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Many Republicans are staunchly against the president's health care law. But there is no alternative being offered, no Republican bill that will solve the problems of rising health care costs, millions of uninsured Americans, and making sure insurance companies do not discriminate against people with preexisting conditions.
Republicans used to be about repeal and replace, but now, it just seems to be repeal. Several Republicans have put forward proposals for health care laws. But the party, which has the majority of the House of Representatives and a large minority in the Senate, are not uniting behind one of the bills and trying push it through.
Republican Sen. Mike Lee agrees, but said pursuing the defunding Obamacare is still a worthy cause.
"We need to offer something else. Several of us have. The fact that we don't yet have consensus on it, does not mean that there isn't good reason to protect Americans who are fearful – justifiably and understandably – for what's going to happen to them under Obamacare," Lee said in an interview with "The Lead with Jake Tapper."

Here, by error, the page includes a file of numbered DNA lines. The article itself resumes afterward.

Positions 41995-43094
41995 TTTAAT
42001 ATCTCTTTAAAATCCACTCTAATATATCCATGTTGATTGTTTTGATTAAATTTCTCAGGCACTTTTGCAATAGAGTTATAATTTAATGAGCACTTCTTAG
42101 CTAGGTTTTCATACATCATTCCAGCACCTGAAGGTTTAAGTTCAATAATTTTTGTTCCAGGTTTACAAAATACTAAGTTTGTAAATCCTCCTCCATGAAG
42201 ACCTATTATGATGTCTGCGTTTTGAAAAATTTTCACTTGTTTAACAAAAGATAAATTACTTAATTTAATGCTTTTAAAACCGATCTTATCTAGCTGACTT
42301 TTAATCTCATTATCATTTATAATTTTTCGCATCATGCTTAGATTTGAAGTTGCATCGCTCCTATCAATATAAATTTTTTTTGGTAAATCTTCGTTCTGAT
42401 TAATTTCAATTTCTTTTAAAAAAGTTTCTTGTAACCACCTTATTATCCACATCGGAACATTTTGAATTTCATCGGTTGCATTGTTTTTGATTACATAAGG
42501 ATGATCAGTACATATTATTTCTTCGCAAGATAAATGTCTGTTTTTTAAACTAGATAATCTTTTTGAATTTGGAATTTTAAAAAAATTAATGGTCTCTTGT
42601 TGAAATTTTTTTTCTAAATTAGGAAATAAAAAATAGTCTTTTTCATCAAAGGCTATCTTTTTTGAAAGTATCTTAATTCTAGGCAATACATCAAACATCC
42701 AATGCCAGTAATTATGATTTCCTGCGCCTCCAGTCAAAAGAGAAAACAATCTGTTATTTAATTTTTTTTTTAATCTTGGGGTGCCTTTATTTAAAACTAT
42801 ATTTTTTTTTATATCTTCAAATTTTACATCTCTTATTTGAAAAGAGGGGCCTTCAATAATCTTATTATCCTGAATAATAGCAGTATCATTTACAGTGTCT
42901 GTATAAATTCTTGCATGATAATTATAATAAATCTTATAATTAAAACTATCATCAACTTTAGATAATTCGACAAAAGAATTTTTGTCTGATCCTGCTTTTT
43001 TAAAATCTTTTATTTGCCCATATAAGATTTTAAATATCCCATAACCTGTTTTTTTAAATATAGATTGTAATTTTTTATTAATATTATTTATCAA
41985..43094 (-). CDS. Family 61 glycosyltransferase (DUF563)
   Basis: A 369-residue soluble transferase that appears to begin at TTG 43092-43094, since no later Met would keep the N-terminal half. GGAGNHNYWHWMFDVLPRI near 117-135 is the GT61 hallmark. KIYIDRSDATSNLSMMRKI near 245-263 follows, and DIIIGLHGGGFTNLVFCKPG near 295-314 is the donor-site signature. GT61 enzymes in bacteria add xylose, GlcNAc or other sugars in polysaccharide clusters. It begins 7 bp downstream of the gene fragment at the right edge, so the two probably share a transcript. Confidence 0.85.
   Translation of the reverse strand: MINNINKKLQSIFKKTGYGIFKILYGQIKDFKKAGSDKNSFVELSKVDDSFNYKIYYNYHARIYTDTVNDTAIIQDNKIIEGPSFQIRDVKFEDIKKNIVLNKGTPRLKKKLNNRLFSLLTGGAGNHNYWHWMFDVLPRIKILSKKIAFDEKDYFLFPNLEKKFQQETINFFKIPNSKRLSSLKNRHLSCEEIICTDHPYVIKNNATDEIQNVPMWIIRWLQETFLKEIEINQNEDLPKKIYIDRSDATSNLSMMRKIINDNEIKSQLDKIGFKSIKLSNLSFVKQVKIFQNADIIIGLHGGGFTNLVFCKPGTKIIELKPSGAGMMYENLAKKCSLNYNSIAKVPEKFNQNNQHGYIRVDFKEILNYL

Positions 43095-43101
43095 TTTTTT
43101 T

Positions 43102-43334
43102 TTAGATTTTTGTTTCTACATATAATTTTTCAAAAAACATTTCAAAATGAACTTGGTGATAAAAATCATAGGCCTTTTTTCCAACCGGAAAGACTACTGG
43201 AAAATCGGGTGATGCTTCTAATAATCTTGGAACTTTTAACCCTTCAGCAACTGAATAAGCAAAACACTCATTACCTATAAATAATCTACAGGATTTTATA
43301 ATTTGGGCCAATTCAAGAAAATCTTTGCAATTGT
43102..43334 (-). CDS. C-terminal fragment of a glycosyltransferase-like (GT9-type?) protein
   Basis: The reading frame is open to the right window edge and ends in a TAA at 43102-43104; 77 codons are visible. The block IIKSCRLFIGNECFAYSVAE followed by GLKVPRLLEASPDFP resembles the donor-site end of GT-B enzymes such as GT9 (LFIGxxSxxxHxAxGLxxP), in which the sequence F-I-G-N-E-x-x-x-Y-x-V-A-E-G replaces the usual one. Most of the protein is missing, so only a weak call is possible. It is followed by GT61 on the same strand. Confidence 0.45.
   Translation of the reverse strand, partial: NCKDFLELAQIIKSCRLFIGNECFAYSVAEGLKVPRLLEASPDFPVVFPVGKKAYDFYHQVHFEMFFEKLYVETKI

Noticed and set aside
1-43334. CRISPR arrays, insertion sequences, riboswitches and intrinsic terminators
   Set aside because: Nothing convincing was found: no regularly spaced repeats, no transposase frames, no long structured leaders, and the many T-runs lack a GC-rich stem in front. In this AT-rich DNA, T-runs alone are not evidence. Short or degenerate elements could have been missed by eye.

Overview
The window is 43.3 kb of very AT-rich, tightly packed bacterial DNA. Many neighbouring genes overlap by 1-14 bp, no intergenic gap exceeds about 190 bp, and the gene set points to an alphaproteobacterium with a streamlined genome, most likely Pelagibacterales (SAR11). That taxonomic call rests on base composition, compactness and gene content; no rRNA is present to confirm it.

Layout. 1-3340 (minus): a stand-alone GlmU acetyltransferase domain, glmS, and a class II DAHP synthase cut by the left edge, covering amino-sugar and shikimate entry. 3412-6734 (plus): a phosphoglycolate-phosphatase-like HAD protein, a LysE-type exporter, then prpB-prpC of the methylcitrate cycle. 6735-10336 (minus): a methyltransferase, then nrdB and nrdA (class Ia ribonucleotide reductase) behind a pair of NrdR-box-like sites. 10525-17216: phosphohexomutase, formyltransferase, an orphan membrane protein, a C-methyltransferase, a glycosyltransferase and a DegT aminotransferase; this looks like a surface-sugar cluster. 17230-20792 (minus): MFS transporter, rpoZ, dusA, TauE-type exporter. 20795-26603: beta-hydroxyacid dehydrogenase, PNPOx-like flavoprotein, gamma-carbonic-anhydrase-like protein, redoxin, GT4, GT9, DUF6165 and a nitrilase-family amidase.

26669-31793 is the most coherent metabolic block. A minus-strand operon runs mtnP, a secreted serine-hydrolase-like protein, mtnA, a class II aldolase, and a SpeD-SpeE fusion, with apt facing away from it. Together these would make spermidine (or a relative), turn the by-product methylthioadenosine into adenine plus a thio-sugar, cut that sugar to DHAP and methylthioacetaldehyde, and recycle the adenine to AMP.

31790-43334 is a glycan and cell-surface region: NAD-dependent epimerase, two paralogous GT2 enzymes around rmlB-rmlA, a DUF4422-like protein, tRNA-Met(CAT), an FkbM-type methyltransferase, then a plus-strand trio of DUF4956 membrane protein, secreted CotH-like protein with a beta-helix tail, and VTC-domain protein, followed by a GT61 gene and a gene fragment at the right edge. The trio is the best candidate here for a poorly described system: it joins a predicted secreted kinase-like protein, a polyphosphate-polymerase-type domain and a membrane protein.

Senator John McCain, the 2008 Republican presidential nominee, said Wednesday that the American people heard a lot about Obamacare in the 2012 election, and they ultimately reelected President Obama.
"With the passage of time, this has become a less popular law, and Americans are asking for relief from this law, especially considering that this law is one that the president himself has described as not ready to implement. The president is not going to follow the law as written. We shouldn't fund it," said Lee.
Many Americans work hard and have health insurance. Lawmakers that oppose the individual mandate, or any sort of requirement that people have health insurance, essentially take the position that those who are responsible will pay for those who are irresponsible, pay for those who can afford insurance, but don't purchase it.
"I assure you that's not my position. I don't know any Republicans who feel that way," said Lee.
"There are lots of proposals out there that we can consider that don't involve Obamacare, that don't involve these massive exchanges that people can't even predict as to their cost, that don't involve this individual mandate that is a massive intrusion into individual privacy and liberty," said Lee.
TO be clear, Lee said he opposes the federal government instituting an individual mandate, but, "If a state government wanted to do that, I'm aware of no constitutional impediment from the federal constitution that would prohibit them from doing that."
So would the junior senator support such a requirement in his home state of Utah?
"I don't know that the people of Utah would support such a policy, but I'm not going to speculate on what I might do if I in fact were a state lawmaker, because I'm not and never have been," said Lee.
CNN's Edward Meagher contributed to this report.